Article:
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I am about to buy my first victory. Getting a cross country tour. It is a new 13 leftover. I'm picking it up on friday, with a 4 hour ride back home i was wondering if there is something i need to be aware of that is special to these bikes. I'm coming from a honda shadow 1100. Also do ya'll think that $19700 is a good price. It was the best i could find that is after all dealer fees minus taxes since i am buying in a differant state.
 

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Wow, excellent!!!
You are so lucky, I bought a 2014 2 months ago and it is still at the dealers and it looks like another 2 months before the weather improves enough to ride it back.
You will probably have a lot of miles on yours before I even pick mine up.
And I think that is an excellent price. If you are as excited about yours as I am about mine you will love it.
Post pictures when you get it. Maybe throw some snow around it just to tease the rest of us :)
 

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I am about to buy my first victory. Getting a cross country tour. It is a new 13 leftover. I'm picking it up on friday, with a 4 hour ride back home i was wondering if there is something i need to be aware of that is special to these bikes. I'm coming from a honda shadow 1100. Also do ya'll think that $19700 is a good price. It was the best i could find that is after all dealer fees minus taxes since i am buying in a differant state.
Congrats.

Make sure you don't forget about breaking it in (first 500 miles). Do not hit the cruise control on your way home. Instead vary the speed through all gears. If you're taking a highway home, keep taking exits, and re-enter the highway, so you force yourself to decelerate and accelerate through all the gears.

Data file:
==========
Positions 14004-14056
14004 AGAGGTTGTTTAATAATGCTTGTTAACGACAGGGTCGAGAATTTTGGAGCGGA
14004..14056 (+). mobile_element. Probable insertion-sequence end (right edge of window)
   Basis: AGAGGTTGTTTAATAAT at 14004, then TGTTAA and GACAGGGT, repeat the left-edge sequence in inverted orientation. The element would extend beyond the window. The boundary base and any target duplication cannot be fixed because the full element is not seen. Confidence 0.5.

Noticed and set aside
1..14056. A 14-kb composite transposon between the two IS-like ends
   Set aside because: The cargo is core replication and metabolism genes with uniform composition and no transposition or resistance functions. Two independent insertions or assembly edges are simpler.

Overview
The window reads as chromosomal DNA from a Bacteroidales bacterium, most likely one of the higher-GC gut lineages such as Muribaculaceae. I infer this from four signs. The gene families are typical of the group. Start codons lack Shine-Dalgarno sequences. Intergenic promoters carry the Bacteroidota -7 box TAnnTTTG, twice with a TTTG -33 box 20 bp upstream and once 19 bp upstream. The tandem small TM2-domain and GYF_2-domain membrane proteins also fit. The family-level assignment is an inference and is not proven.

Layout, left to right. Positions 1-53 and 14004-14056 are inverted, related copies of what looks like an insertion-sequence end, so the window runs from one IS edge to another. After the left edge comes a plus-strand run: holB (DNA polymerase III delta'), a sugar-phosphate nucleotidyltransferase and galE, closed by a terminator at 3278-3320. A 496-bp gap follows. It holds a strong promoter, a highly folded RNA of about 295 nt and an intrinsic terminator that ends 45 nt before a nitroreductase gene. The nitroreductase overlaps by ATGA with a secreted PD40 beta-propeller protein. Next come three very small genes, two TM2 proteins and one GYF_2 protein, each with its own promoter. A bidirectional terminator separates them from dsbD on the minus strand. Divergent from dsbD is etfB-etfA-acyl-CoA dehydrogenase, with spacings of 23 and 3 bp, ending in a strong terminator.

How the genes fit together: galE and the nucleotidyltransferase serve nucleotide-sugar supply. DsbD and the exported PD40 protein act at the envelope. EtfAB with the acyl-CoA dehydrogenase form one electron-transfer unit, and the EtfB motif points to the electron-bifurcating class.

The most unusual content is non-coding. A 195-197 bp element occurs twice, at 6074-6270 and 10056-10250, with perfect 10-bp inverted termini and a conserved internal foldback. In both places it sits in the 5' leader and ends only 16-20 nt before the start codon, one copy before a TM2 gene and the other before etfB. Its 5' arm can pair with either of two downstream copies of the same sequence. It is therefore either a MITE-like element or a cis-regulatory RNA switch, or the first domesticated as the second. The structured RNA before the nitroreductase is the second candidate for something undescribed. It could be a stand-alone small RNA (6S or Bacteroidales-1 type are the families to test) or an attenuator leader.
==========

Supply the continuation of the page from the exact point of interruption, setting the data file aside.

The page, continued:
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Yeah, varying the RPMs for cam break in is about it. Then adjust all the little things like belt, cables, etc. Nothing special.

I bought mine in Nebraska and rode it home to Mississippi. At least changing the oil on these bikes is easy........
 

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just reiterating what everyone else said regarding breaking in the bike. The investment of doing it right, will last the life time of the bike. Double check the tire pressure and have them put in the proper rear shock pressure. Also bring an Ipod with you for your 4 hour ride home. As for price, the bottom line is, as long as you are content with what you paid is all that matters. Enjoy the bike.thumb up
 

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and don't lug the engine, even though they're a torquey engine they do like to spin
Enjoy!...if you're anything like me you wont want to get off it:)
 

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Good advice already. I did the same thing in March 2012, i.e., I rode my brand new XCT from the dealer -- about 160 miles away -- to my home. Unlike where you live, it was fookin' cold, so I had an adapter (with bigger fuse) for my heated liner, to plug into the dash outlet. In any case: